Lukasu Residents Embrace Community Forestry Management Project
May 24, 2023
The people in the remote Lukasu village in Lukambeh District -Lofa County have welcomed and embraced the Community-Based Forestry Management Project that is envisioned to replace the destructive slash-and-burn agricultural practices with sustainable commercial farming
“Today is a dream come true for the people of Lukasu,” said the Lukasu Commissioner Hon. Anthony S. Armah Sr., last week during a visit to some of the project sites by the funding and implementing partners. “What you have taught us about lowland rice production, about how to care for and protect the (wild) animals is remarkable such that other villages around us are emulating what you are teaching us here.”
The project, implemented by UNDP and FAO in partnership with the Forestry Development Authority, and with funding from the Embassy of Sweden, will introduce improved higher-yielding crop varieties including rice and cocoa, and intensified crop production systems that will reduce deforestation because of shifting agriculture.
The Lukasu Commissioner said the community used to plant rice once a year, but they are now learning how to use the System of Rice Intensification (SRI), which maximizes yields while minimizing the environmental impacts of rice farming, to produce three crops per year.
The project has prepared demonstration farms and rice and cocoa nurseries to grow and multiply improved seedlings enough for the targeted 1,000 farmers.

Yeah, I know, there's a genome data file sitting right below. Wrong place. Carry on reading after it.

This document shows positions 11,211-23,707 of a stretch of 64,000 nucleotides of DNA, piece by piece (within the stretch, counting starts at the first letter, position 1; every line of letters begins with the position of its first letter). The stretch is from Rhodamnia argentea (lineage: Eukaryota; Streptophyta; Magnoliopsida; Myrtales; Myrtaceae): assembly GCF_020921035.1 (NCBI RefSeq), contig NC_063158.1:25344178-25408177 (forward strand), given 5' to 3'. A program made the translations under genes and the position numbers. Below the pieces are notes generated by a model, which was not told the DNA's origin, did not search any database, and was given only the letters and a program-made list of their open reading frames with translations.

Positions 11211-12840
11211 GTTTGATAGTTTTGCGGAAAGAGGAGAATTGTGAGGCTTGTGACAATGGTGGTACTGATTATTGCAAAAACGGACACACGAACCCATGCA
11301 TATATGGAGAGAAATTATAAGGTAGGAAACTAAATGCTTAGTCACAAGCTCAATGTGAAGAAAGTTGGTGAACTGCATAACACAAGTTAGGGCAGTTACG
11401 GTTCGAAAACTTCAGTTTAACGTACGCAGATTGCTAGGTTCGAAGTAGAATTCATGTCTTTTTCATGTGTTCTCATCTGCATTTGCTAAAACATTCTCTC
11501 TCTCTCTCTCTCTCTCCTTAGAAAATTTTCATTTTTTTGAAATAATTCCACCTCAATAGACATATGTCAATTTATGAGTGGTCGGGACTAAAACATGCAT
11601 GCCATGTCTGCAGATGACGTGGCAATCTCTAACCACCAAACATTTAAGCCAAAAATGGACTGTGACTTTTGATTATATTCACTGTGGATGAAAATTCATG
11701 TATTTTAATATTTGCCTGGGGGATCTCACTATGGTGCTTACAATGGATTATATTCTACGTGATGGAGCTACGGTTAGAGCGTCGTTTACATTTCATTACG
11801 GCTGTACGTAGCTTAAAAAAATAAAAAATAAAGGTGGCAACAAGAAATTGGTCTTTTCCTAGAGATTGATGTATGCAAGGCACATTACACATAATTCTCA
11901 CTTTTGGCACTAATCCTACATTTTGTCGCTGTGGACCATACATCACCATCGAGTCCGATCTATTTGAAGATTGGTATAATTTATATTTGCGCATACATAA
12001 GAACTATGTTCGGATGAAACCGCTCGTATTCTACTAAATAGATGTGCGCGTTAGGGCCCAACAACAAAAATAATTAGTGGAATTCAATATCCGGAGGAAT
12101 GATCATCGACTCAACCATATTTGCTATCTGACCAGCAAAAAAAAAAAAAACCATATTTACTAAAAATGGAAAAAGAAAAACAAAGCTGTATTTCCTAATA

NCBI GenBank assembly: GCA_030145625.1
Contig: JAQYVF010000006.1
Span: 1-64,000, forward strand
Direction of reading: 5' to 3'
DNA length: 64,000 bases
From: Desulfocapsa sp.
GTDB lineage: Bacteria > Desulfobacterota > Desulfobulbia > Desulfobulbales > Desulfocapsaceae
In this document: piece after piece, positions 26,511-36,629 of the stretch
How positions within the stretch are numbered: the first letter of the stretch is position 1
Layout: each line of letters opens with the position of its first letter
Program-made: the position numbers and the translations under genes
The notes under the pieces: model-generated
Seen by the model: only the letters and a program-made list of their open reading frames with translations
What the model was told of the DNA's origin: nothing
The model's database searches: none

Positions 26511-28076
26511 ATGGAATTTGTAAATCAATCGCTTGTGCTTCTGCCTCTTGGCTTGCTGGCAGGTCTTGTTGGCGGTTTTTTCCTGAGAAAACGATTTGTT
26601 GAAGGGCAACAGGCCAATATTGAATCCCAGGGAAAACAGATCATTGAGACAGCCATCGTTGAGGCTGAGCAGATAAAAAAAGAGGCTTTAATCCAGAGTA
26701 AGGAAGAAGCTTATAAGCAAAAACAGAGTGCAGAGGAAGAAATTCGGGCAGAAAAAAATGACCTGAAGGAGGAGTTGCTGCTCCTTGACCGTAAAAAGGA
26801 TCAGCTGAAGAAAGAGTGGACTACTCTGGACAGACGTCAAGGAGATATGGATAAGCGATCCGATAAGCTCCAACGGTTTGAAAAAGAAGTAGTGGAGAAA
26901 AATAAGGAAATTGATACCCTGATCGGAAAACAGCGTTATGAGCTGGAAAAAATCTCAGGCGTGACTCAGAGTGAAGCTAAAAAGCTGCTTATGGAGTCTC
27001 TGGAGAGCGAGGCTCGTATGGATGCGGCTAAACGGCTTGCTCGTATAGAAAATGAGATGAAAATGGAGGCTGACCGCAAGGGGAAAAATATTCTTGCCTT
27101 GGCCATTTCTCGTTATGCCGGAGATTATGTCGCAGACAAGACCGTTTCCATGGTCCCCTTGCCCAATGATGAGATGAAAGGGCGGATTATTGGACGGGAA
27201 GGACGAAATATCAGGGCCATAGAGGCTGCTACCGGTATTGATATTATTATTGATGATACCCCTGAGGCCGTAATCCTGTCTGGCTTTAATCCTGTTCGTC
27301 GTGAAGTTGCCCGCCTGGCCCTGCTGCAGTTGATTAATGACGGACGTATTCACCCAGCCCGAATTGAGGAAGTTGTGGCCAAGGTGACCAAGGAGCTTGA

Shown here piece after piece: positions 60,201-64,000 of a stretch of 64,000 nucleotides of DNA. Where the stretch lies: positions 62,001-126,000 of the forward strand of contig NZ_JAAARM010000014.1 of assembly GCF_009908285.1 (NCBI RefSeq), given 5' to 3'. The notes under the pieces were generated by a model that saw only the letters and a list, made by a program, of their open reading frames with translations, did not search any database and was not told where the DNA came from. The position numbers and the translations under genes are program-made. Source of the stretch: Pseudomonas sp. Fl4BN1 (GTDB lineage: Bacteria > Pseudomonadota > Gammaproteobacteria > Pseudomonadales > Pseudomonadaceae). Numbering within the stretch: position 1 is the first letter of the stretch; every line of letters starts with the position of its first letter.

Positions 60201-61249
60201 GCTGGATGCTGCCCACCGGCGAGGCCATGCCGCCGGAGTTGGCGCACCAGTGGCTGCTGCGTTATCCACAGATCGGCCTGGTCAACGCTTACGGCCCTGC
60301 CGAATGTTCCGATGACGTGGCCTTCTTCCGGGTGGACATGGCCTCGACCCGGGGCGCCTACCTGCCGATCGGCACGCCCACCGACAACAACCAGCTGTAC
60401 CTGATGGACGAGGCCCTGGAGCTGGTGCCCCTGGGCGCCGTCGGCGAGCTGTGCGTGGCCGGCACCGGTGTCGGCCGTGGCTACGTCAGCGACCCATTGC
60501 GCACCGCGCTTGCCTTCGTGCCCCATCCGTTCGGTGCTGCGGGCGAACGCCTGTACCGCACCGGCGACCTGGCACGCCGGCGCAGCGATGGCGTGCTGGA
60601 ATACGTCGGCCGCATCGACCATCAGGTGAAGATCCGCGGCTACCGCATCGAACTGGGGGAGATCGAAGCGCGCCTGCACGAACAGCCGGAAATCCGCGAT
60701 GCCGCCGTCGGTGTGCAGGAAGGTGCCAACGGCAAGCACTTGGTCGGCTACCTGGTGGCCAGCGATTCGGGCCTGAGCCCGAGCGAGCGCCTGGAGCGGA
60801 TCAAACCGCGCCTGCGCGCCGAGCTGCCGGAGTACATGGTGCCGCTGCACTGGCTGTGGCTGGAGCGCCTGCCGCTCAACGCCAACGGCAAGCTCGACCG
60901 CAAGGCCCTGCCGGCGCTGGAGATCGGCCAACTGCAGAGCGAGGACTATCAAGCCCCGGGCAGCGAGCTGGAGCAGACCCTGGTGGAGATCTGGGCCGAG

Some 500 farmers will grow the Nerica lowland rice on eight (8) acres of land using the intensification method producing at least two crops in a year. The Nerica rice matures fast and can be harvested within 4 months period.
It is estimated that farmers can harvest 32 metric tons of paddy in each cropping season, thus harvesting a total of 64 tons in two seasons amounting to 128 tons per year with an estimated value of about US$49,140. Using traditional farming methods, farmers harvest between 1 and 2 tons per acre.
Another 500 farmers will grow cocoa whose estimated annual income when the crop matures in four years’ time is US$64,450. These farmers will intercrop the cocoa with fast-maturing crops such as plantain, banana, and pigeon peas to provide both food and income as they wait for the cocoa to mature.
The agricultural components of the project are being implemented by the Community of Hope Agriculture Project (CHAP) and the Liberia Cocoa Corporation.
Speaking during the visit, Mr. Jenkins Flahwar, the Program Officer, Environment, Climate Change, and Natural Resources at the Swedish Embassy commended the Lukasu community for their active participation in the project and the involvement of women.
“I am pleased to see the strong representation of women in this project because all our programmes require that women are included and participate actively,” said Jenkins promising to monitor the project’s progress and return to see the impacts the project will have in the people’s lives.
The project, through the Society for the Conservation of Nature, has also recruited and trained Eco Guards to help patrol the Gola Forest National Park and the proposed Foya protected area.
These eco guards were trained and will be equipped with camera traps, tablets, and tents among other assorted items to aid them to conduct research and biomonitoring as well protect the forest from rt illegal activities such as poaching.
To ensure their self-reliance, the eco guards, (some of whom used to be hunters), receive a monthly stipend and a lumpsum token at the end of one year of service to support them to establish alternative livelihood activities.
They will further be linked to other UNDP interventions such as the business start-up grant competition to build their capacity to identify and develop viable enterprises.